• Justice Department Inspector General Michael Horowitz: "We did not look into collusion questions." (June 18, 2018)
  • FBI Director Christopher Wray: "I don't think this report speaks to the special counsel investigation." (June 18, 2018)
On Comey

White House Press Secretary Sarah Sanders: Comey had "lost the confidence" of "rank-and-file" FBI employees. (May 9, 2017)

  • McCabe: "Director Comey enjoyed broad support within the FBI and still does to this day." (May 11, 2017)
On Khashoggi

Trump: "Sounded to me like maybe there could have been rogue killers — who knows" who killed Washington Post journalist Jamal Khashoggi. (Oct. 15, 2018)

  • The CIA reportedly assessed with "high confidence" that Saudi Crown Prince Mohammed bin Salman ordered the killing. (Nov. 16, 2018)
On Rob Porter

White House Deputy Press Secretary Raj Shah: The background investigation into former White House Staff Secretary Rob Porter, who was accused of domestic abuse, was "ongoing." (Feb. 8, 2018)

  • Wray: The FBI "completed" his background investigation in late July, and "we administratively closed the file in January." (Feb. 13, 2018)
On Brett Kavanaugh

Shah: The "scope and duration" of the investigation into allegations of sexual assault against Supreme Court nominee Brett Kavanaugh, "has been set by the Senate." (Sep. 29, 2018)

  • Wray: The investigation was "limited in scope" by "the White House." (Oct. 10, 2018)
On wiretapping

Trump: "Terrible! Just found out that Obama had my 'wires tapped' in Trump Tower just before the victory. Nothing found. This is McCarthyism!" (Mar. 4, 2017)

  • Comey: "We do not have any information that supports those tweets." (Mar. 20, 2017)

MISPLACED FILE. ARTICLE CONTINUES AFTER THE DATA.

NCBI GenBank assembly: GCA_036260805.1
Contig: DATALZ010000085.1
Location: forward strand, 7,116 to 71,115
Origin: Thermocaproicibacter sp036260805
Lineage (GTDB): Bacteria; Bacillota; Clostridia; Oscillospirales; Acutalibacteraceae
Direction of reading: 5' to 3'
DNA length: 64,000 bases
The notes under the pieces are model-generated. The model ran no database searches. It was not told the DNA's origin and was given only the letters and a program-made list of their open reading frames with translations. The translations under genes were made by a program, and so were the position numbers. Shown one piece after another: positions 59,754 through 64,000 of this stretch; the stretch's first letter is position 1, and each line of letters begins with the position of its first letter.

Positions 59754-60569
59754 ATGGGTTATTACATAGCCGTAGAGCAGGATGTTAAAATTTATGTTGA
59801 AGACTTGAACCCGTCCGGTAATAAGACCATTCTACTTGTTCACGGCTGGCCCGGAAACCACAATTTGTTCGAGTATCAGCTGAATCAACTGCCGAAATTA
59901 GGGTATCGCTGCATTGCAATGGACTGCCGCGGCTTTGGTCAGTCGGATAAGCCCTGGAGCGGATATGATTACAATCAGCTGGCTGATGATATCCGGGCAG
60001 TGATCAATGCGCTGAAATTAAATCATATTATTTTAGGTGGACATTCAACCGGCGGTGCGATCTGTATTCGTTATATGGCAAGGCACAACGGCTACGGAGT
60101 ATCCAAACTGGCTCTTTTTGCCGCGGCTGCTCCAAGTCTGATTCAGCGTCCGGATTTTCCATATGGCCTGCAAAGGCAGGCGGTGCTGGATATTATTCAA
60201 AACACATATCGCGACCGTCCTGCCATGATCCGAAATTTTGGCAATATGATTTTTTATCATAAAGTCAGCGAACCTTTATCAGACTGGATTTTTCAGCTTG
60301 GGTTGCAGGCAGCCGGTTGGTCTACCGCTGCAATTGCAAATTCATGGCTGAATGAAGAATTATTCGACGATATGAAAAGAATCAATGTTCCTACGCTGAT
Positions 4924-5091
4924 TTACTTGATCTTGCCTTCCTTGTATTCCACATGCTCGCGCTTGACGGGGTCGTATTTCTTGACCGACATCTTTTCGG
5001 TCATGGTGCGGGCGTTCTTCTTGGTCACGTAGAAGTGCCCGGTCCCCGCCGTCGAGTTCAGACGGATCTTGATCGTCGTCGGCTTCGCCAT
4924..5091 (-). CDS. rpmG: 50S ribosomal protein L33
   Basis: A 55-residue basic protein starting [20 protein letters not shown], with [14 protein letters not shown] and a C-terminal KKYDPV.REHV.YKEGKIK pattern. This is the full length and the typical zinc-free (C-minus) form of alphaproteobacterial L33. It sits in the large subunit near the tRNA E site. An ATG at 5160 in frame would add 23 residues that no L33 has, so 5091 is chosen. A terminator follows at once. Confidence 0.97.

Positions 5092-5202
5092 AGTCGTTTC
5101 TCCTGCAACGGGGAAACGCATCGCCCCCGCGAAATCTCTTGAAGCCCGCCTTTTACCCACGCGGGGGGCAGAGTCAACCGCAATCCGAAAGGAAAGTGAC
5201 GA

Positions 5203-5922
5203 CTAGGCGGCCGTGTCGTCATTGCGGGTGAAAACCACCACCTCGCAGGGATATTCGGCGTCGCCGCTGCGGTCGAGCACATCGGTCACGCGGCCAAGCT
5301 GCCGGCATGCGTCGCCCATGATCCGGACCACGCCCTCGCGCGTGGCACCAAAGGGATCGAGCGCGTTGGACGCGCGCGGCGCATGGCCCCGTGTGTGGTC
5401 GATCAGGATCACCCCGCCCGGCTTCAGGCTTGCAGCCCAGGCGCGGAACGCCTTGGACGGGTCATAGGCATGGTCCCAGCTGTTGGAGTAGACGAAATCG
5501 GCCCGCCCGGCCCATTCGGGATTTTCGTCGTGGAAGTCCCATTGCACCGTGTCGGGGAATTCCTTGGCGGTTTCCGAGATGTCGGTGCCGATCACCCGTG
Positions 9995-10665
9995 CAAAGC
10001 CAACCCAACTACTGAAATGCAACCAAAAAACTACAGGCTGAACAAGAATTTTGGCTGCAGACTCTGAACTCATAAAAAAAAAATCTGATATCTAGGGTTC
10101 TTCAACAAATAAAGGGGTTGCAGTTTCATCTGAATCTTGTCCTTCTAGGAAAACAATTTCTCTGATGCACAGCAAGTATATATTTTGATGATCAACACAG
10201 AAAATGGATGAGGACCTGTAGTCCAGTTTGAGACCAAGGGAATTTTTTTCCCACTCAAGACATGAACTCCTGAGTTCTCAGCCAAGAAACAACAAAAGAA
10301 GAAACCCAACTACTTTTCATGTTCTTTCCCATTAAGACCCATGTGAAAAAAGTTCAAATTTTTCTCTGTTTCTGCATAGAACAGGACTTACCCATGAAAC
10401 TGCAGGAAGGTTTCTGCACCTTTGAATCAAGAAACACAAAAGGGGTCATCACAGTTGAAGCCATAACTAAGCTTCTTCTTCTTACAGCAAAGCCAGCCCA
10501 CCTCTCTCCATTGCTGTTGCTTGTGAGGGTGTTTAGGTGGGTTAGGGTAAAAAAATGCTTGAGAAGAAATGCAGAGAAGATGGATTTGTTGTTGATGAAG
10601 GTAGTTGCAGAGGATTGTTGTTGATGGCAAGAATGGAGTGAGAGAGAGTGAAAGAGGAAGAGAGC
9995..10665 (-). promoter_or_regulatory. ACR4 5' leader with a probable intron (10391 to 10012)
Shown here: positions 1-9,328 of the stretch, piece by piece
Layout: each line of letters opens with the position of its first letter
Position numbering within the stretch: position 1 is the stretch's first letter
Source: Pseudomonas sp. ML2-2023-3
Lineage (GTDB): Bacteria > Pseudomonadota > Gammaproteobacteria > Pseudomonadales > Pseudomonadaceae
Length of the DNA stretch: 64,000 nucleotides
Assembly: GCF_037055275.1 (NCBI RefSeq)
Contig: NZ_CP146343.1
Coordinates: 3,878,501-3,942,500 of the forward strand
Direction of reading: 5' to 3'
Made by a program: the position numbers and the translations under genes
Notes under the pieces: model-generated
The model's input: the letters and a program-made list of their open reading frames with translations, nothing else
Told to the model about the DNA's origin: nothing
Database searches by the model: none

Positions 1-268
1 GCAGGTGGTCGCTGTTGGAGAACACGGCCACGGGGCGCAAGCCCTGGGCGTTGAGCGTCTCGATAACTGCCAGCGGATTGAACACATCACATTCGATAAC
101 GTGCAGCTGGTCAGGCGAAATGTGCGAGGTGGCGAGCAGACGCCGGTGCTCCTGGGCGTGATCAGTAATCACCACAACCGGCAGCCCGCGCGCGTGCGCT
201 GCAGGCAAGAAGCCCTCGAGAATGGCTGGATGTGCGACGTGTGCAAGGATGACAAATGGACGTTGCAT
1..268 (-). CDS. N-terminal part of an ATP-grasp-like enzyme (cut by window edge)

• Then-NSA Director Mike Rogers: "I have seen nothing on the NSA side that we have engaged in such activity, nor that anyone ever asked us to engage in such activity." (Mar. 20, 2017)

Go deeper: Everything Trump says he knows "more about than anybody"

Go deeper

Biden formally secures Democratic presidential nomination

Joe Biden speaks at Delaware State University's student cente on June 5. Photo: Jim Watson/AFP via Getty Images

Former Vice President Joe Biden became the formal Democratic presidential nominee on Friday evening, per AP.

The big picture: Biden has been the presumptive frontrunner to take on President Trump since Sen. Bernie Sanders suspended his campaign in early April.

Updated 7 hours ago - Politics & Policy

Coronavirus dashboard

Illustration: Sarah Grillo/Axios

  1. Global: Total confirmed cases as of 9 p.m. ET: 6,724.516 — Total deaths: 394,018 — Total recoveries — 2,996,832Map.
  2. U.S.: Total confirmed cases as of 9 p.m. ET: 1,894,753 — Total deaths: 109,042 — Total recoveries: 491,706 — Total tested: 19,231,444Map.
  3. Public health: WHCA president says White House violated social-distancing guidelines to make reporters "a prop" — Jailing practices contribute to spread.
  4. Sports: How coronavirus could reshuffle the sports calendar.
  5. Jobs: Better-than-expected jobs report boosts stock market.
  6. Media: The Athletic lays off 8% of staff, implements company-wide pay cut.

Scoop: German foreign minister to travel to Israel with warning on annexation

Heiko Maas. Photo: Michael Kappeler/picture alliance via Getty Images

German Foreign Minister Heiko Maas is expected to travel to Israel next week to warn that there will be consequences if Israeli leaders move forward with plans to annex parts of the West Bank, Israeli officials and European diplomats tell me.

Why it matters: Israeli and European officials agree that if Israel goes ahead with unilateral annexation, the EU will respond with sanctions.